Dublin.ie: What is your favourite thing to do in Dublin on a day off?
Ben: Maybe get a cup of coffee, wander around, and read somewhere. I just like sitting somewhere and watching passers-by and walking the streets of Dublin. It feels really old, and people have been here for a long time. There is definitely a writer’s vibe around Dublin. Think about all the writers and artists and influential thinkers who have come through here. It’s just nice to, I don’t know, kick around town!

Dublin.ie: Do you have any plans to stay in Dublin in the future?
Ben: I get a graduate visa after I finish the master’s, so I will stay for at least a year and see what comes of it, or if I get a job. I like living in Dublin, so I have no reason to leave. I think it’s one of those things, where the grass is always greener. I really dig it here, but people are always like, “why are you in Dublin if you’re from America? I’d die to go to New York”. For me, I think I’ll stay here while the grass is still greener.

Genevieve is a sunset child from the west of Ireland, now living and working in Dublin as an advertising creative. She doodles, she dreams, she travels, she schemes.

The Third Level: Life at Trinity Medical

Medicine in Trinity College is known as one of the most difficult courses to get into in Ireland. These students will play a major role in the future of healthcare, in Ireland and worldwide. Someday your life might just depend on one. During placement at hospital, some of these students will experience things that most of us will never see. They’ll witness life-changing moments and hear about difficult upbringings and tragic back- stories. “Sometimes I’ve taken a step back and thought, oh I’m very lucky to never have had any of those issues” says Aisling Hickey, a Trinity medicine student. Aisling is currently in fourth year of the course and on placement.

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World-class teacher: Luke O’Neill, immunologist

As Professor Luke O’Neill discovered recently, when you become a fellow of the extremely exclusive and august science club that is the Royal Society, you have to sign their book. Previous signatories include Newton, Boyle, Freud and Einstein (Oh, and superstar astrophysicist Brian Cox). Which makes the process rather nerve-wracking, according to O’Neill, a biochemist at Dublin’s Trinity Biomedical Sciences Institute and one of the world’s leading immunologists. Luke O’Neill: There’s a practice, you don’t want to smudge your name! Dublin.ie: That’s quite some company you’re keeping there - but what do all you science guys have in common? Luke O’Neill: Science is trying to find stuff out. You can call it exploration, you can call it pioneering, frontier stuff because it’s all about making discoveries. We are explorers, that’s our job, that’s what attracted me to it. I wanted to see something nobody’s seen before. And in my case, luckily enough in my lab we probably had three big discoveries that made a big difference: we explored the immune system and saw things there for the first time. The next step is there’s a whole new pathway or process discovered - and of course the thrill would be if that was a dysfunction or a disease because then you might try and correct it. Once you find the enemy, you might be able to design a new medicine that might beat it. Dublin.ie: So you’re a biochemist and not an ordinary one? Luke O’Neill: I’m a bit of a schizophrenic! I was interested in chemistry anyway and biochemistry is chemistry writ large: if you want to understand something you’ve got to understand the chemical basis for things - and biochemistry is the basis for life. If we understand the chemicals of life wouldn’t that be a thrilling thing? One comparison is with genetics: geneticists don’t really go beyond the genes, you know – and I want to know the real fundamentals. Like genes makes proteins, but what do they do? I was always obsessed with true mechanism – the underlying mechanism, the very basics of how things work. I’ve always been obsessed with molecular things in a sense.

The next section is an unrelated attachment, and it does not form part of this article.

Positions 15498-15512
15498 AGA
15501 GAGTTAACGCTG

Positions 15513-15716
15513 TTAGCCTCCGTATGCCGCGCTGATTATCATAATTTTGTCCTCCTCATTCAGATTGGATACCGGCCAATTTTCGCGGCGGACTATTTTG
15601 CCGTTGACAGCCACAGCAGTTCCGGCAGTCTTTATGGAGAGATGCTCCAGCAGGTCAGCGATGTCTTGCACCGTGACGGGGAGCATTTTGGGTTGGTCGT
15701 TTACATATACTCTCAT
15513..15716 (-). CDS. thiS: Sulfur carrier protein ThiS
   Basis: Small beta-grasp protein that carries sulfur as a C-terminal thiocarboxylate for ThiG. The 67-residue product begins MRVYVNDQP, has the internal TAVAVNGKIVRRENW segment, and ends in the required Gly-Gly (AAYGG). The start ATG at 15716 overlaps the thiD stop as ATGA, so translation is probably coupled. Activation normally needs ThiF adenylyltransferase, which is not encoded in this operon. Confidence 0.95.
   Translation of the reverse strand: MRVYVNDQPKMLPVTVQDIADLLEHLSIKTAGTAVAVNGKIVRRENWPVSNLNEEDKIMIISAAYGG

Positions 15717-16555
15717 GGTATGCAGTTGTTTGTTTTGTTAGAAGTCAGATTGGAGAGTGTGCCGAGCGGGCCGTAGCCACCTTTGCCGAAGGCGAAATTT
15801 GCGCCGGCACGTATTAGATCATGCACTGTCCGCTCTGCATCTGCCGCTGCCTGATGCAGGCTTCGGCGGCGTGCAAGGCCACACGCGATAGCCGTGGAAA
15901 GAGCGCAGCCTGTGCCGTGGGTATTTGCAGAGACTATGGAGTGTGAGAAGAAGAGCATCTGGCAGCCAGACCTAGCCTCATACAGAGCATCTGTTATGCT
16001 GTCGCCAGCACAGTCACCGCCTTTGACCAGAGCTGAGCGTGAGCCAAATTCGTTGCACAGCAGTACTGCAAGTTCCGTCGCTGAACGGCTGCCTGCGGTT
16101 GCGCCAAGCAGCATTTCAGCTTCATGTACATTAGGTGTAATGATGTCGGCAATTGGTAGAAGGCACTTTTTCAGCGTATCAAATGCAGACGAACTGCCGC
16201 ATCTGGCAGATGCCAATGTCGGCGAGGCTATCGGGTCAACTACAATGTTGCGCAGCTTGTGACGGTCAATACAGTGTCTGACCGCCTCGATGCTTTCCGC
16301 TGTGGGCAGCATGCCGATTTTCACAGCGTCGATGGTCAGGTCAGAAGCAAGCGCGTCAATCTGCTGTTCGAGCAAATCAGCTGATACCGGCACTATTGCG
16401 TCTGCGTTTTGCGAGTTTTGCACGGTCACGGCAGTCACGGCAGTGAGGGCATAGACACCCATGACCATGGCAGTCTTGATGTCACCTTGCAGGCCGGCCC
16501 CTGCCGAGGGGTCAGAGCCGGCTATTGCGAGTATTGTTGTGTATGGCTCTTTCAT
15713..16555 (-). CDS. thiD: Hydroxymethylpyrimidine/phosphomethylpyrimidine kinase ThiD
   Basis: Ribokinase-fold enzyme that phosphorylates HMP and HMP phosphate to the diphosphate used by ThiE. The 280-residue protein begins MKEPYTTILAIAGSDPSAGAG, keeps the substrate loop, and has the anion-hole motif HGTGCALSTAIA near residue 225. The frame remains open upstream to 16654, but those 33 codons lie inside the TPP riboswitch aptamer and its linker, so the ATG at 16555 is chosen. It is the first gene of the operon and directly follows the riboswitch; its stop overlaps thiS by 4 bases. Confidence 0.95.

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Jenny Siung, Chester Beatty Library

Dubliners know where to find Armageddon, The Whore of Babylon and The Seven Headed Beast. They’re in the Book of Revelations. But where would you find the actual book? Well it so happens that most probably the earliest copy in existence (it’s called Papyrus 47) is right here in Dublin, at the Chester Beatty Library. It’s just one of the myriad treasures of this museum (it’s way more than just a library, folks). There are Egyptian Books of the Dead, Japanese picture scrolls, Art Deco French book bindings: the range and depth of the collection is extraordinary. Chester Beatty himself – the man who made this collection – was a mining